Maps and Cartography

This build demonstrates how to use Jupyter notebooks to work with geographical objects and create and display a wide range of maps, from static, publication quality maps to interactive web based maps.

See here (docs) for an example of the OpenGeoscience/geonotebook package which provides a more elaborate environment for working with geo-data in a notebook context.

For examples of astronomical maps, see the showntell/astronomy branch.

To display all the generated cell output, from the noteboon Cell menu, select Run All.

The notebook may contain code cells with hidden inputs (that is, hidden code). To see the hidden input for a given cell, select the cell and click on the Toggle selected cell input dissplay button on the toolbar. To hide/reveal all code, toggle the Hide/Show codecell inputs button.

Working with Geo-Data

Interactive Maps

Jupyter notebooks provide a natural home for embedded, interactive maps.

A wide range of Python packages exist that support the creation and embedding of interactive maps built from third party mapping services such as Google Maps, Bing Maps, and OpenStreetMap (OSM).

Packages can also work with tiles served from a personally hosted map tile server.

ipyleaflet

The ipyleaflet package supports the creation of embedded, interactive maps using the leaflet.js Javascript package.

In [9]:
import ipyleaflet as lflt

m = lflt.Map(center=[52.0250, -0.7084], zoom=14)
m

folium

The folium package supports the creation and embedding of interactive maps from ...

Simple Maps

In [10]:
import folium


m = folium.Map(location=[52.0250, -0.7084], zoom_start=14)
m
Out[10]:

To try to simplify embedding maps, we can create some magic to load a map based on location, provided as latitude / longitude co-ordinates. (If no latitude and longitude values are provided, a default value is used.)

In [11]:
%load_ext folium_magic 
The folium_magic extension is already loaded. To reload it, use:
  %reload_ext folium_magic
In [12]:
%folium_map -l 52.0250,-0.7084
Out[12]:

Adding Markers

In [13]:
m = folium.Map(location=[52.0250, -0.7084], zoom_start=14, tiles='Stamen Toner')

folium.Marker([52.0250, -0.7084],
              popup='Open University, Walton Hall').add_to(m)
m
Out[13]:

The magic can be extended to allow for the inclusion of a marker:

In [14]:
%folium_map -m 52.0250,-0.7084,"My marker" -z 12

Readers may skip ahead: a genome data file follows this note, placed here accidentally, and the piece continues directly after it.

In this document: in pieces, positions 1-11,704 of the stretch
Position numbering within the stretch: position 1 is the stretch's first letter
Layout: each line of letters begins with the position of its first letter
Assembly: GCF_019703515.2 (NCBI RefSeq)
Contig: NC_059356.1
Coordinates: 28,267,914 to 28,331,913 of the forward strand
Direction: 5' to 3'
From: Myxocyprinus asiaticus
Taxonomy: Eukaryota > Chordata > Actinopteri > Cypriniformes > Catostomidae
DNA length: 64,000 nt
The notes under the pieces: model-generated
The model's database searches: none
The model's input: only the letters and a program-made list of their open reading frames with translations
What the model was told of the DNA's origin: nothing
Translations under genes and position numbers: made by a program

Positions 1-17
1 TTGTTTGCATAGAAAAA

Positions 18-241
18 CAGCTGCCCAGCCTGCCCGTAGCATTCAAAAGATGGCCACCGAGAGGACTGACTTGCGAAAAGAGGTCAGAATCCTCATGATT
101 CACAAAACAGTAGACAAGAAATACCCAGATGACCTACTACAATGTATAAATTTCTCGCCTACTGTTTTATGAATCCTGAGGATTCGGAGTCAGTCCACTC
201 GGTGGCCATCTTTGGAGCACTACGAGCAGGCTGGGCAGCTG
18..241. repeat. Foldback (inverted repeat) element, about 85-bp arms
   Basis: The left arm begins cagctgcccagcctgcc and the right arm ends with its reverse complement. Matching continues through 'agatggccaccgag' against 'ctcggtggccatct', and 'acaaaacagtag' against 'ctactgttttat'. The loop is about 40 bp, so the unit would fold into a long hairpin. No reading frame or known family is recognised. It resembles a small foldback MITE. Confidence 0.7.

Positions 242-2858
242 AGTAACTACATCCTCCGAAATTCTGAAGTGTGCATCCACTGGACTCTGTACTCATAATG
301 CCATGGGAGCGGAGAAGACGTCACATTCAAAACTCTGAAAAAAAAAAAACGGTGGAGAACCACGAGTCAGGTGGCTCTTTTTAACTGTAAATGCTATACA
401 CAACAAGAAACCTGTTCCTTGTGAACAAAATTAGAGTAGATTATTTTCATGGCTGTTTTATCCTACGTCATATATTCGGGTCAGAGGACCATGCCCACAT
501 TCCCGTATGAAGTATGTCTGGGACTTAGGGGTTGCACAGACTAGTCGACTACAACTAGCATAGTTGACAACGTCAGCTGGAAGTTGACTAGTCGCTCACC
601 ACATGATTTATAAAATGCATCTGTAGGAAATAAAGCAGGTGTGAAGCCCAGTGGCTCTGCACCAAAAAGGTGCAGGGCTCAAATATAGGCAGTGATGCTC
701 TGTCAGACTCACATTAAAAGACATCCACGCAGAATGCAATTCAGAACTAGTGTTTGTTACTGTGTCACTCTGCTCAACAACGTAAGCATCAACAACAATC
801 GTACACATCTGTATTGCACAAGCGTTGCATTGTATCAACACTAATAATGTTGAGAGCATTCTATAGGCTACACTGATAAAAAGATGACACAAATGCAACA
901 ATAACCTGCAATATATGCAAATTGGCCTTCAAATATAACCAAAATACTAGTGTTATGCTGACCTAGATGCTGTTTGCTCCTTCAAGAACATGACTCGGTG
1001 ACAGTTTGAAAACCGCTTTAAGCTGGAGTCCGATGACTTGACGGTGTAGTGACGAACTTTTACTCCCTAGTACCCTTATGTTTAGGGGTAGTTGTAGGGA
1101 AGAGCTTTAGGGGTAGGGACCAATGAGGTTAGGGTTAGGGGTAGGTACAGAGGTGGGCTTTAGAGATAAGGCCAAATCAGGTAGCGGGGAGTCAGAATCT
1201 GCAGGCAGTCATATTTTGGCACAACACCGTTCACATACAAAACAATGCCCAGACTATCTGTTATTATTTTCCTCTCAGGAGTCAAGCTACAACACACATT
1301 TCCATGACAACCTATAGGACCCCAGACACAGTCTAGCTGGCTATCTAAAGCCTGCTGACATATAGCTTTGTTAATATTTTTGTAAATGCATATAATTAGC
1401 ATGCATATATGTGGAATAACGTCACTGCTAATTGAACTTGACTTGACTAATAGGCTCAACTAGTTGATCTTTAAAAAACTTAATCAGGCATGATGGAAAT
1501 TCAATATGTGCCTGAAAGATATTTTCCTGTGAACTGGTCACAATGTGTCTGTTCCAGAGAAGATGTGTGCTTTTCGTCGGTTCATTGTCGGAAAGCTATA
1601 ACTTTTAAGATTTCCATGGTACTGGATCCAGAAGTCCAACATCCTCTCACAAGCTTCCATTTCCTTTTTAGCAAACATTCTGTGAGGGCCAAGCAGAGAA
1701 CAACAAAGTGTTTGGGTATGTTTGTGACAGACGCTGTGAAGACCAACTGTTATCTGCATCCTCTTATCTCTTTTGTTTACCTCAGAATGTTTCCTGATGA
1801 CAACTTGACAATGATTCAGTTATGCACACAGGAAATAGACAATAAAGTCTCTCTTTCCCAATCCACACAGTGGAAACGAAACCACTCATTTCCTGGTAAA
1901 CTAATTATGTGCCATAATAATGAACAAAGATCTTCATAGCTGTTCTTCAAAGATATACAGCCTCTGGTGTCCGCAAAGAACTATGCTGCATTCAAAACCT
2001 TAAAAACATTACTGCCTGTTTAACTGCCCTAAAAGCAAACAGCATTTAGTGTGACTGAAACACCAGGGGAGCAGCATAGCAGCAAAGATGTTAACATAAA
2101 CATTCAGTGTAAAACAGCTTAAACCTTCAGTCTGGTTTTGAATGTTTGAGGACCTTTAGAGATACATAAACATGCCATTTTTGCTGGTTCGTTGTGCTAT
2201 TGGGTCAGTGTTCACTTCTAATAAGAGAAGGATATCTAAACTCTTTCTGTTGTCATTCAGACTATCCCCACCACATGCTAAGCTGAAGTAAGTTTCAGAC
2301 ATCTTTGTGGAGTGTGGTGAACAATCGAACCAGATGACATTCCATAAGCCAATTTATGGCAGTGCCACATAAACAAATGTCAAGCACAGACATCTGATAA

Out[14]:

We can also add sets of markers, provided in a variety of ways.

In [43]:
#We can accept all the following variants to get a marker in a map
markers={'lat':52.0250, 'lng':-0.7084,'popup':'Open University, Walton Hall'}
markers=[[52.0250, -0.7084,'Open University, Walton Hall'], [52., -0.7,'Open University, Walton Hall']]
markers=[52.0250, -0.7084,'Open University, Walton Hall']
markers=[{'lat':52.0250, 'lng':-0.7084,'popup':'Open University, Walton Hall'},
        {'lat':52.0, 'lng':-0.70,'popup':'Open University, Walton Hall'}]
In [44]:
%folium_map  -M markers
Out[44]:

Adding Boundaries to Maps

Boundaries represented using a .geojson file can be rendered as an overlayed map layer.

In [17]:
import os
m = folium.Map( location=[52.0250, -0.7084], zoom_start=9 )

#Path to geojson file
mk = os.path.join('boundaries', 'mk.json')

#Add geojson layer to map
folium.GeoJson( mk, name='geojson' ).add_to(m)

m
Out[17]:

The magic can also accept the path to a geoJSON file. If no latitude and longitude are selected, the centroid of the area will be used.

In [18]:
%folium_map -g boundaries/mk.json
Out[18]:

Choropleth Maps

In [19]:
import pandas as pd
turnout=pd.read_csv('data/iw_turnout.csv')
turnout.head()
Out[19]:
Electoral Division Candidate Electorate NoOnRoll turnout
0 Arreton and Newchurch Total votes cast 1286 3070 0.418893
1 Binstead and Fishbourne Total votes cast 1160 2766 0.419378
2 Brading, St Helens and Bembridge Total votes cast 4640 6189 0.749717
3 Carisbrooke Total votes cast 883 2632 0.335486
4 Central Wight Total votes cast 1339 2904 0.461088
In [20]:
import fiona

with fiona.open('boundaries/iw.json') as fi:
    latlong=[(fi.bounds[1]+fi.bounds[3])/2,
             (fi.bounds[0]+fi.bounds[2])/2]

m = folium.Map(location=latlong )

m.choropleth(
   geo_data='boundaries/iw.json',
    data=turnout,
    columns=['Electoral Division', 'turnout'],
    key_on='feature.properties.WD13NM',
    fill_color='PuBuGn', fill_opacity=0.7
)

m
Out[20]:

The magic can also plot chorpleths. The data to be used can be passed in by reference to the name of a variable containing the data to be plotted.

In [21]:
%folium_map -g boundaries/iw.json -d turnout -c 'Electoral Division','turnout' -k feature.properties.WD13NM
Out[21]:

Or we can pass the path to a data file containig the data.

In [22]:
%folium_map -g boundaries/iw.json -d data/iw_turnout.csv -c 'Electoral Division','turnout' -k feature.properties.WD13NM
Out[22]: